We typically have two kidneys—each located above the waist on either side of the backbone. The kidney’s job is to remove waste product from our blood through tiny filters called tubules. Renal cell cancer (RCC) is a malignant growth that originates in these tubules.
Since the 1990s the incidence of RCC has increased due to the introduction of more advanced diagnostic technology such as ultrasound and CT scans identifying some cancers which might not have been found otherwise. The American Cancer Society estimates about 73,820 new cases of kidney cancer (44,120 in men and 29,700 in women) will be diagnosed in 2019. Additionally, about 14,770 people will die from this disease.
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Although a singular cause of RCC is unknown, research indicates several contributing factors, including:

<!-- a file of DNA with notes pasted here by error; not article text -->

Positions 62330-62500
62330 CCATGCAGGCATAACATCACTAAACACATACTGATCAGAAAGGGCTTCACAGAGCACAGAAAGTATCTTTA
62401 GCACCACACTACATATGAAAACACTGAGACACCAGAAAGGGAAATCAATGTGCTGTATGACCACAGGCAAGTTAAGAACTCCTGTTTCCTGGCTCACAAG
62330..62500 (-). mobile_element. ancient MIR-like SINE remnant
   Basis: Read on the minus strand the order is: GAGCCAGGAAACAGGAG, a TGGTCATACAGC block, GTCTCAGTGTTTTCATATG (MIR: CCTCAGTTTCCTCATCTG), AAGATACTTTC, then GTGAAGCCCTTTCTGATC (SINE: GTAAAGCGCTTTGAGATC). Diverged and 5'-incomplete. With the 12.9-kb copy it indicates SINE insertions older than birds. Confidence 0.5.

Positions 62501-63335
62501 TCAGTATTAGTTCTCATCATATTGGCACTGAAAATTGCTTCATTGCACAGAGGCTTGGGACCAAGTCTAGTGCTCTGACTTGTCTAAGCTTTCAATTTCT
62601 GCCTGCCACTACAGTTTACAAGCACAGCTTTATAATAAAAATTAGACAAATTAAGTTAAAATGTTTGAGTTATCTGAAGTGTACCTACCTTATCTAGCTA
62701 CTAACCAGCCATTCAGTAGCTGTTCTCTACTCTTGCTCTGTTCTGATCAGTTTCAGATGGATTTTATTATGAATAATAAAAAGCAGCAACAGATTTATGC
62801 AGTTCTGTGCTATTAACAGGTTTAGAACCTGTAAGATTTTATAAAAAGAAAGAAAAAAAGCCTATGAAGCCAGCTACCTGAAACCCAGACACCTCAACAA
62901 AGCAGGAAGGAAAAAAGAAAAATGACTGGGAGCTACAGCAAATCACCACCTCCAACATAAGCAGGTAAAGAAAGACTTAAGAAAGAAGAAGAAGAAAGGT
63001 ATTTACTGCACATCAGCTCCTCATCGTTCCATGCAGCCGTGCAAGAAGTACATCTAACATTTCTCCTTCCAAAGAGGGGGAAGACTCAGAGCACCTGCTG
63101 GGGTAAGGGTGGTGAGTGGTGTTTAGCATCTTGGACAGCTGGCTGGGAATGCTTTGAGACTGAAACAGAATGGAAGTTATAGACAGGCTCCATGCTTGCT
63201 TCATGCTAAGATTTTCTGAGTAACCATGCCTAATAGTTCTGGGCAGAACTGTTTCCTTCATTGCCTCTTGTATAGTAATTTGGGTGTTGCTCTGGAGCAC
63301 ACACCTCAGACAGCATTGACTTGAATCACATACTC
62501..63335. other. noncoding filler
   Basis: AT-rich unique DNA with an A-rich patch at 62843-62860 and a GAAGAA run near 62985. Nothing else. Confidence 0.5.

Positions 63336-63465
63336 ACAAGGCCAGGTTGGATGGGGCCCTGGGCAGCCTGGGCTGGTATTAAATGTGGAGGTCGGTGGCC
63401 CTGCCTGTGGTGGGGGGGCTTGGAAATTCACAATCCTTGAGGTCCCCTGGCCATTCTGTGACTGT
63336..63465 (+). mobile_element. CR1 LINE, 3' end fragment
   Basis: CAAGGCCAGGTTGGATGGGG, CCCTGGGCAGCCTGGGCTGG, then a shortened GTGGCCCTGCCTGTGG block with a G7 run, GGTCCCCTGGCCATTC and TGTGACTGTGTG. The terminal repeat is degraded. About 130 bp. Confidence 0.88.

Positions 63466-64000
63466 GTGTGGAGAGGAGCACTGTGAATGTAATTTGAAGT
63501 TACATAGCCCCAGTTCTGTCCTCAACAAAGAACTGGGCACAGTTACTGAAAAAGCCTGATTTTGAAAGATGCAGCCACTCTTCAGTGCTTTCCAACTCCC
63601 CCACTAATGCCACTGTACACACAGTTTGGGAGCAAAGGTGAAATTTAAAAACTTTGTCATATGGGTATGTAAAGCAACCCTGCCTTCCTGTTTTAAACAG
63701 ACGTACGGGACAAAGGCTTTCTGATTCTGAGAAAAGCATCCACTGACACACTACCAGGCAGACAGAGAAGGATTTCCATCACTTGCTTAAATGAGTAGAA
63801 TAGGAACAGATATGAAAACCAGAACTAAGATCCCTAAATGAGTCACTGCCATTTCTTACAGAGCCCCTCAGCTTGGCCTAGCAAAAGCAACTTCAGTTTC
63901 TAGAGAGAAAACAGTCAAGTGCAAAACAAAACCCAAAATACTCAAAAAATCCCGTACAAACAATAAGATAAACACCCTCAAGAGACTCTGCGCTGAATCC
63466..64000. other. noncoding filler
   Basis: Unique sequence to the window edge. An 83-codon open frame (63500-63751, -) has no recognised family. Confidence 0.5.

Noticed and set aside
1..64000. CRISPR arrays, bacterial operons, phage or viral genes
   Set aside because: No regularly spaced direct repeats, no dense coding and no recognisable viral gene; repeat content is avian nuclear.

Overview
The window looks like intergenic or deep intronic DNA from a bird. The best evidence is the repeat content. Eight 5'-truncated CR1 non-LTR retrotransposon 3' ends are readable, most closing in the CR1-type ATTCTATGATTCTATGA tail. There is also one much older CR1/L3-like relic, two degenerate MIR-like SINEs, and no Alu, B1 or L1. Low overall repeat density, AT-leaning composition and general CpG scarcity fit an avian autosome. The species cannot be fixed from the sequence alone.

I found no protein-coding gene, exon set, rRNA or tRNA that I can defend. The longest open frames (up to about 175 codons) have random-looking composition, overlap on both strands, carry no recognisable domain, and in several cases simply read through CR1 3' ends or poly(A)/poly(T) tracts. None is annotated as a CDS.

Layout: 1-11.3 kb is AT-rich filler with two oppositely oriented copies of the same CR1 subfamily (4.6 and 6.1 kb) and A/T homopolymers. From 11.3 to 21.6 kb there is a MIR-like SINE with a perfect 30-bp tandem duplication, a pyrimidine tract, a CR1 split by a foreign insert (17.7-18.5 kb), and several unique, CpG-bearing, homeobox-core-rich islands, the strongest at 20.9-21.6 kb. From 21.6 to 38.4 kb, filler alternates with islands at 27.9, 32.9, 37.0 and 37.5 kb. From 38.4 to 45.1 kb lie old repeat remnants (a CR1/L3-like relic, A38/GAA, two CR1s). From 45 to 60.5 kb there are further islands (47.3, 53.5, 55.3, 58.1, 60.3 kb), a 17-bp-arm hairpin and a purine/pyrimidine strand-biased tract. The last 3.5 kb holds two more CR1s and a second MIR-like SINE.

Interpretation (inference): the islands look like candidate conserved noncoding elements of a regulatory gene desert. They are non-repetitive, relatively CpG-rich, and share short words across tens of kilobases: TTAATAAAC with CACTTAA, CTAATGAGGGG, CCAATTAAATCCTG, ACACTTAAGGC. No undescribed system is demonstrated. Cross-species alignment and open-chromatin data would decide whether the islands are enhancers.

Although most patients have no symptoms, patients should call a doctor if they experience:
Testing usually includes blood work, urinalysis, a CT scan or an MRI, and a biopsy. A CT scan can identify a growth in the kidney. Once the diagnosis is confirmed, further tests (blood test to check the health of the liver, chest X-ray, bone scan) help determine if the cancer has spread beyond the kidney.
Knowing the stage of the disease helps inform the treatment plan:
We base our kidney cancer treatment approach on each patient’s situation.
Treatments for local growth (stages I and II) include:
Metastatic growths (stages III and IV):